Fintech Cooperation Agreement Signed Between Israeli And Bahraini Regulators
The Central Bank of Bahrain and the Israel Securities Authority have agreed to collaborate in order to better assist fintech businesses and entrepreneurs in both countries. As part of their efforts to strengthen economic links, the Central Bank of Bahrain and the Israel Securities Authority have inked an agreement to work together to foster innovation in the financial technology sector and to give regulatory support to the sector.
As part of Foreign Minister Eli Cohen’s visit to the Gulf nation this week to improve commercial and civic ties, including negotiating a free trade pact, the two countries inked a fintech cooperation agreement on Monday. The US-brokered Abraham Accords, which included normalized ties between Israel and the United Arab Emirates, Israel and Bahrain normalized ties in 2020. Months later, relations with Morocco were able to return to normal thanks to the pact.
Cohen witnessed the signing of the collaboration agreement between the Israel Securities Authority and Bahrain on behalf of Deputy Director of International Affairs and Markets Development Ron Klein and Foreign Minister of Bahrain Abdullatif Al Zayani. Fintech entrepreneurs and startups in both countries that are in the early phases of development or the clearance process will benefit from the collaboration agreement as government officials from both nations will work together to provide regulatory guidance and support.
To encourage and support innovation in the financial services industry and to make regulatory access more straightforward for entrepreneurs interested in expanding into new global markets, the two financial market authorities have agreed to exchange information and share knowledge.
The Central Bank of Bahrain is the single financial sector supervisor in Bahrain, and it is charged with ensuring the kingdom’s economy and currency remain stable. As a gateway to the Gulf Cooperation Council—an intergovernmental and economic union that also includes Kuwait, Oman, Qatar, Saudi Arabia, and the United Arab Emirates—Bahrain is seen as advantageous for investment and business collaboration.
According to Start-Up Nation Central, a non-profit that monitors Israel’s tech industry, the kingdom’s supportive legislation and taxation policy in areas like financial services and its investments in technology to build a strong digital economy make it an attractive place for Israeli startups to seek business partnerships.
For the next chairman of the Israel Securities Authority, Yosef (Seffy) Zinger added-
“Building bridges to support the global activity of Israeli companies in this industry” is of paramount importance. In order to promote digital financial services in Israel, “we continue to advance the open banking reform… and work cooperatively with our counterparts around the world to create an ecosystem.”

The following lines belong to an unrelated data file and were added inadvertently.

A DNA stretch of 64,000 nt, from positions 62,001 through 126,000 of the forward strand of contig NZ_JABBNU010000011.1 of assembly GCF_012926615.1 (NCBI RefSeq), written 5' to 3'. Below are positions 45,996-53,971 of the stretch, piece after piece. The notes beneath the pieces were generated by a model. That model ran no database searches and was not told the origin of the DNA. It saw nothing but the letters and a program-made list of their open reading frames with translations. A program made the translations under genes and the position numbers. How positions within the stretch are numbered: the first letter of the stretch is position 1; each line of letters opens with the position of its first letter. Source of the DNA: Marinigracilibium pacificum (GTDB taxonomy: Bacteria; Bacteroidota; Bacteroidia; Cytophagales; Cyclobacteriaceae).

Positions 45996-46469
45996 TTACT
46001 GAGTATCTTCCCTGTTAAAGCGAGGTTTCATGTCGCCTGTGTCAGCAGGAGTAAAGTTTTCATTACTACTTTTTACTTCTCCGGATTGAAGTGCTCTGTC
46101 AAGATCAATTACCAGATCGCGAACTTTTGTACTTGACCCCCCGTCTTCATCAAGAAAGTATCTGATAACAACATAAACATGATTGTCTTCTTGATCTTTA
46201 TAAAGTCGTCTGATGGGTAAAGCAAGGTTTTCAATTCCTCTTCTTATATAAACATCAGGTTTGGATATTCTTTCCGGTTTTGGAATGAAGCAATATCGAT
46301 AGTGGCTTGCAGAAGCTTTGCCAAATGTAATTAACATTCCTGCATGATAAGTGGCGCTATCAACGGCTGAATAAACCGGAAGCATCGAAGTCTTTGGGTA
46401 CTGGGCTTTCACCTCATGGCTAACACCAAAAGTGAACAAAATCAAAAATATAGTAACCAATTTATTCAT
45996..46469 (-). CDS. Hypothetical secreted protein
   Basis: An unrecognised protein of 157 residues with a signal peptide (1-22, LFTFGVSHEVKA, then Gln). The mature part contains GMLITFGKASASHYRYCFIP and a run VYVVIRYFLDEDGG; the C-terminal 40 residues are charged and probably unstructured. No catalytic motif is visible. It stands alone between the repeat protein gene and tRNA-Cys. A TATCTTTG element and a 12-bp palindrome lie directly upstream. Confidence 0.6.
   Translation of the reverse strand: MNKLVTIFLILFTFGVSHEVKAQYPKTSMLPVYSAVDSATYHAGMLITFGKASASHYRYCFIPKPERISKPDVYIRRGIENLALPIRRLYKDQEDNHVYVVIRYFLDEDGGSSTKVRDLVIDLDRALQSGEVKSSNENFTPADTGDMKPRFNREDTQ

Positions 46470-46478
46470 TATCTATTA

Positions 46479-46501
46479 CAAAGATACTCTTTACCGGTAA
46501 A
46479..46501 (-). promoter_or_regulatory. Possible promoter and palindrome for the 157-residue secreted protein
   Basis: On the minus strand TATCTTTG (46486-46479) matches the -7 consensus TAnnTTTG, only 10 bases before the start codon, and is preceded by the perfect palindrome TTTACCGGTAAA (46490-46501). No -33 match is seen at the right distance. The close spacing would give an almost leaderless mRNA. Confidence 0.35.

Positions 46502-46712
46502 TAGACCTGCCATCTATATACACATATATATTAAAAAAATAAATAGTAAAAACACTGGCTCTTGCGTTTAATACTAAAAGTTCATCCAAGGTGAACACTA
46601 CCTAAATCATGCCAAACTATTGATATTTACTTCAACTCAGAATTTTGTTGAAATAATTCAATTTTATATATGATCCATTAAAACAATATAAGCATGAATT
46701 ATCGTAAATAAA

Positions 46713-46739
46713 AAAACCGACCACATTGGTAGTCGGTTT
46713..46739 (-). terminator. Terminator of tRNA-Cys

By allowing non-banks to offer services at competitive prices, the open banking reform that went into effect in June 2022 aims to introduce competition into Israel’s financial industry and excessively consolidated banking system, hence lowering costs for customers.
The reform would allow fintech startups to get licenses that will give them access to customer data stored by the major banks in Israel. The payment services reform, which is scheduled to take effect in 2024, will also allow companies that have been granted a license by the Israel Securities Authority to provide payment services, including digital wallets, to consumers and businesses in direct competition with banks and credit card companies.
“The payments reform will lay the infrastructure for non-bank payment operations in Israel,” Zinger added, “and enable a holistic business model for the fintech industry in Israel.”
Since the advent of bitcoin and blockchain technologies, Israel’s fintech industry has grown rapidly, collecting $7.2 billion in investments in 2021—more than three times the amount raised in 2020. Capital raising by fintech firms decreased to $2.7 billion in 2022, according to data from the Israel Securities Authority, as a result of the downturn in global financial markets and the decline in valuations of technological enterprises.
Fintech is a rapidly growing industry that is transforming the way we think about finance and banking. Here are some countries that are leading the way in fintech innovation, based on the searches we have made a post adding all the important details.
There are over 550 financial technology companies based in Israel, which together employ approximately 20,000 people in Israel and 18,000 elsewhere. Papaya Global, a payroll and payments management platform provider; Riskified, a fraud prevention for e-commerce; Melio, a developer of a payments platform; Rapyd, a facilitator of multi-currency payments; and Tipalti, a developer of a payments and compliance tech platform, are just a few of the 20 Israel-based fintech unicorns currently valued at over $1 billion.
To encourage the growth of the fintech sector in Israel, the Israel Securities Authority established a regulatory innovation hub for startups and established enterprises in the sector in 2018. The program’s goal is to have fintech firms and startups collaborate with the regulator so that they may better understand the regulatory environment and modify their operations to conform to the requirements set forth by the regulator.
In August of 2022, the Israel Advanced Technology Industries (IATI), a conglomerate of Israeli high-tech and life sciences companies, teamed with a Bahraini financial cluster to create new projects. The goal of the collaboration with Bahrain FinTech Bay in Manama is to improve communication and networking between entrepreneurs, corporations, and VC firms looking to invest or expand in both nations.
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